All data are expressed as the means ± standard deviation (SD). Statistical differences were assessed using unpaired Student’s two-tailed t tests for two groups and a one-way ANOVA for three groups or more. Statistical significance was assumed at p < 0.05. Exact p values are provided in the figure legends.
Smox/Sat1-dKO mice develop progressive ataxia
The Smox and Sat1 double knockout (Smox/Sat1-dKO) mice were generated by intercrossing Smox-KO  and Sat1-KO  mice. Smox/Sat1-dKO offspring were born at an expected Mendelian frequency. Loss of Smox and Sat1 expression was confirmed by Northern blot analyses of the cerebellar mRNA, which showed the absence of both transcripts in the cerebellum of Smox/Sat1-dKO versus Wt mice (Fig. 1b).
Although Smox/Sat1-dKO mice are viable and normal at birth, they all develop progressive ataxia and exhibit severe deficits in movement as early as 12 weeks of age (Video 1, 8-week-old mouse and video 2, 14+-week-old mouse). Experimental animals were assessed for neurological deficits using a composite phenotype scoring system  rotarod and gait analyses. This revealed that Smox/Sat1-dKO mice developed mild ataxia as early as 8 weeks of age that progressively advanced with age (Fig. 2a). The Smox/Sat1-dKO mice also showed a significant and progressive reduction in the latency to fall time in rotarod tests at 10, 12, and 14+ weeks of age (Fig. 2b). The results of gait analyses, another metric to assess the movement of animals, revealed significant differences in both stance and stride values on week 8 and significant differences in stride values on week 12 (Fig. 2c). In contrast to Smox/Sat1-dKO mice, which exhibited progressively worsening movement deficits, Smox-KO, Sat1-KO, and Wt mice had consistent and stable CAS and Rotorod results (the latency to fall of Smox-KO, Sat1-KO mice were similar and consistent throughout the study, but shorter than that of their Wt counterparts) (Fig. 2a and b). The Smox/Sat1-dKO mice died or were euthanized between 16 and 20 weeks of age due to either severe ataxia or a weight loss of greater than 20%, as required by our protocol. The Smox-KO, Sat1-KO, and Wt did not develop any movement disorders and did not have increased mortality or weight loss that required them to be euthanized.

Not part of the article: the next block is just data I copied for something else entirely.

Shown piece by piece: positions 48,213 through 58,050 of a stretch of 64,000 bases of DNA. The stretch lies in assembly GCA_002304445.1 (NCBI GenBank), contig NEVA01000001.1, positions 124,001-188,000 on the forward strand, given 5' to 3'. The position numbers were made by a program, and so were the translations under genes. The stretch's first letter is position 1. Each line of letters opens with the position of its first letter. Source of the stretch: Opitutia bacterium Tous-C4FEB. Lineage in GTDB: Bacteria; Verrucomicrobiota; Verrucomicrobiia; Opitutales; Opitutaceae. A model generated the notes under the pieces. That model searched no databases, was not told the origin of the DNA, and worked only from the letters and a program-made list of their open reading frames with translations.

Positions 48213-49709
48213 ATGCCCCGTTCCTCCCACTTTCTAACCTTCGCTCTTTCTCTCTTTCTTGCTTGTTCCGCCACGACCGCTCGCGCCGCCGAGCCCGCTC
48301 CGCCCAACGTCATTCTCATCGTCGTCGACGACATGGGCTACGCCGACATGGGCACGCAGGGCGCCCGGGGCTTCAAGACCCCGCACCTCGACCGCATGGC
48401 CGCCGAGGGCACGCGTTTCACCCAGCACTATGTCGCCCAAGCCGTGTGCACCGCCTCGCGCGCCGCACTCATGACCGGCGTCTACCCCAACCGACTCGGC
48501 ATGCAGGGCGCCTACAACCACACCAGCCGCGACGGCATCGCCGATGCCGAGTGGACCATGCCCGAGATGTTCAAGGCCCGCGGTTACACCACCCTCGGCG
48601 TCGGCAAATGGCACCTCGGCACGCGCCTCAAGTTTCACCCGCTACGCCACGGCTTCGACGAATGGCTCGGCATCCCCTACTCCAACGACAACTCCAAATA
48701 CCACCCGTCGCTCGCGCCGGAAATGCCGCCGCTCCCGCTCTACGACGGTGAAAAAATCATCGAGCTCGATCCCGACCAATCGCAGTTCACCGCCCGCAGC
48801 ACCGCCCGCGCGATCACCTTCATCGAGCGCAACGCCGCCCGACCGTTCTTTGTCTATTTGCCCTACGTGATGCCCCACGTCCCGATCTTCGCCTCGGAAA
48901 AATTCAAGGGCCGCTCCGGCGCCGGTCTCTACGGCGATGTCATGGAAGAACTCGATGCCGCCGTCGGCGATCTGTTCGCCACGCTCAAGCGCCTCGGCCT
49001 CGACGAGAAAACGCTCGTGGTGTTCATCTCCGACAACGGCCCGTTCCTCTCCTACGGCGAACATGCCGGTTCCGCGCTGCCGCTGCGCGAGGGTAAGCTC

Ataxia development in Smox/Sat1-dKO mice is associated with cerebellar damage